Sundance: ‘Whiplash,’ ‘Rich Hill’ Win Grand Jury Prizes

'Whiplash' also won the audience award at the 30th annual festival.

Whiplash Sundance

PARK CITY, Utah — “Whiplash,” writer-director Damien Chazelle’s electrifying drama starring Miles Teller as a young jazz drummer and J.K. Simmons as his drill sergeant-like music teacher, won the grand jury prize and the audience award for U.S. dramatic features on Saturday night at the 30th annual Sundance Film Festival.

Coming on the heels of last year’s double-fisted win for “Fruitvale Station” (then titled “Fruitvale”), the triumph of “Whiplash” marks the second year in a row that the top two prizes for an American narrative feature have gone to the same film.

Acquired for distribution by Sony Classics, “Whiplash” proved an early critical favorite, screening to a strong reception on the first night of the festival and immediately setting a high bar for what was generally agreed to be a middling dramatic competition. The film began its winning ways at last year’s Sundance fest, where Chazelle’s short of the same title won a special jury prize.

The grand jury prize for U.S. documentaries went to “Rich Hill,” a close-up portrait of three underprivileged boys living in the titular Missouri town; the film was directed by cousins Tracy Droz Tragos and Andrew Droz Palermo. In the same category, Michael Rossato-Bennett’s “Alive Inside: A Story of Music & Memory,” about the treatment of Alzheimer’s patients through music, drew the audience award.

The World Cinema grand jury prizes were awarded to “To Kill a Man,” a revenge thriller from Chilean helmer Alejandro Fernandez Almendras, and “Return to Homs,” Talal Derki’s documentary about the effects of the civil war in Syria. The audience awards for international features went to “Difret,” Zeresenay Berhane Mehari’s dramatic examination of oppressed girls and women in Ethiopia, and “The Green Prince,” Nadav Schirman’s documentary portrait of Israeli secret-service informant Mosab Hassan Yousef.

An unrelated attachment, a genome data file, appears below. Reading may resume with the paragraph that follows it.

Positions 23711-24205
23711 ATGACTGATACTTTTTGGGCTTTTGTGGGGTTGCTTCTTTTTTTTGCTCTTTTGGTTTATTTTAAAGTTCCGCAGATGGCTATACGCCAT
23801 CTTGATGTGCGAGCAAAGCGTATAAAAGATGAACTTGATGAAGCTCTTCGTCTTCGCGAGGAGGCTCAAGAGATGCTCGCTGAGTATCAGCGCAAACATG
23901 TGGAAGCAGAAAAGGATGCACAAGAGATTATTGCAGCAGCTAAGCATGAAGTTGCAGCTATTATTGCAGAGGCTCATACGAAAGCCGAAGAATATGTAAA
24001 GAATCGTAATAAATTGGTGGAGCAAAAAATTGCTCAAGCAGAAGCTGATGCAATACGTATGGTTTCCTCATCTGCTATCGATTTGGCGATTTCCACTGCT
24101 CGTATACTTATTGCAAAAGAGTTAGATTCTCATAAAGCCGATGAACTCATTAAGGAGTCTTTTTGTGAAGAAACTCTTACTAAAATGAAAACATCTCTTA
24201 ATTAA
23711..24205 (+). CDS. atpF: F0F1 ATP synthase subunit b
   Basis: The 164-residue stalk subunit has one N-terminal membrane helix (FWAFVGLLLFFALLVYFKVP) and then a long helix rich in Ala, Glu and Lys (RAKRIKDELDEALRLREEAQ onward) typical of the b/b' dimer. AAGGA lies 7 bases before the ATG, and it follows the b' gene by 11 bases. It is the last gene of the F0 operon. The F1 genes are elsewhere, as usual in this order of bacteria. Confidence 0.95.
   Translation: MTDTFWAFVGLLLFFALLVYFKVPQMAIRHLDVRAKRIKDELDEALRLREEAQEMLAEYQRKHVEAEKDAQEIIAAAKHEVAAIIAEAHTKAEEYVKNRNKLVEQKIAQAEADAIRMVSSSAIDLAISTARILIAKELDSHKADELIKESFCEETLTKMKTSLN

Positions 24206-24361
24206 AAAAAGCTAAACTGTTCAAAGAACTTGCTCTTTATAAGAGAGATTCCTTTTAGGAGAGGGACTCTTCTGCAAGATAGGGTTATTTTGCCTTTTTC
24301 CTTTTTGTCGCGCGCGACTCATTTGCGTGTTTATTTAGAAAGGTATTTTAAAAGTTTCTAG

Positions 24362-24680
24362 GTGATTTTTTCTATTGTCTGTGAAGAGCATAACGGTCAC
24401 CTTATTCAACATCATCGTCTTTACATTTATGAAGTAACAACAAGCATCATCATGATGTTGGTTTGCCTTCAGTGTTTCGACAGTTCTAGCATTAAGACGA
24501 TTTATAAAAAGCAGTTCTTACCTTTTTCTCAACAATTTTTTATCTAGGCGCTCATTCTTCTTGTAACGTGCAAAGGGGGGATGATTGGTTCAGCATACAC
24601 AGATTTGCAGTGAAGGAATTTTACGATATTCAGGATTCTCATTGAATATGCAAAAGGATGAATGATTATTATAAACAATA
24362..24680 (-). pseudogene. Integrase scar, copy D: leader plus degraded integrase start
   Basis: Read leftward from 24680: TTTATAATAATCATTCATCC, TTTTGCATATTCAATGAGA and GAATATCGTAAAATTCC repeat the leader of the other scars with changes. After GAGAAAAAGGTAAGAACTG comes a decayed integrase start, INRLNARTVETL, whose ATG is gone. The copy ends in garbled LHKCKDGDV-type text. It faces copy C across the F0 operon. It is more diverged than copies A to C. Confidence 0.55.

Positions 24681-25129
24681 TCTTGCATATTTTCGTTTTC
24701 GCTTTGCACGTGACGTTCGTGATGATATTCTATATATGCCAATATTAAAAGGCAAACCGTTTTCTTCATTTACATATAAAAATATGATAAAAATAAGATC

Cutter Hodierne drew the U.S. dramatic directing award for his largely non-English-language directing debut, “Fishing Without Nets,” a bleak tale of a hijacked oil tanker as seen from the perspective of one of the young Somali pirates. The Waldo Salt screenwriting award was presented to writer-director Craig Johnson for his sibling dark comedy “The Skeleton Twins,” which stars Bill Hader and Kristen Wiig and was widely considered one of the dramatic competition’s most commercial entries.

Christopher Blauvelt received the U.S. dramatic cinematography prize for his 35mm lensing on “Low Down,” director Jeff Preiss’ fictionalized account of two years in the life of jazz pianist Joe Albany. Special jury prizes were awarded to the Octopus Project, which composed the musical score for David Zellner’s “Kumiko the Treasure Hunter,” and to writer-director Justin Simien, named a “breakthrough talent” for his racially charged comedy “Dear White People.”

In the American documentary competition, Ben Cotner and Ryan White shared the directing prize for “The Case Against 8,” their inside look at the case to overturn California’s same-sex marriage ban. Rachel Beth Anderson and helmer Ross Kauffman drew a cinematography prize for their dynamic lensing on “E-Team,” which follows the experiences of four globe-trotting Human Rights Watch activists.

Special jury prizes for U.S. documentaries were voted to Jesse Moss’ “The Overnighters,” a portrait of social and economic transformation in an oil-rich region of North Dakota, for its “intuitive filmmaking”; and to “Watchers of the Sky,” Edet Belzberg’s multistranded look at courageous activism worldwide, for its use of animation. “Watchers of the Sky” also picked up an editing prize for Jenny Golden and Karen Sim.

The Best of Next audience award was voted to “Imperial Dreams,” Malik Vitthal’s directing debut about a young writer and ex-con trying to reconnect with his young son in Watts, Los Angeles.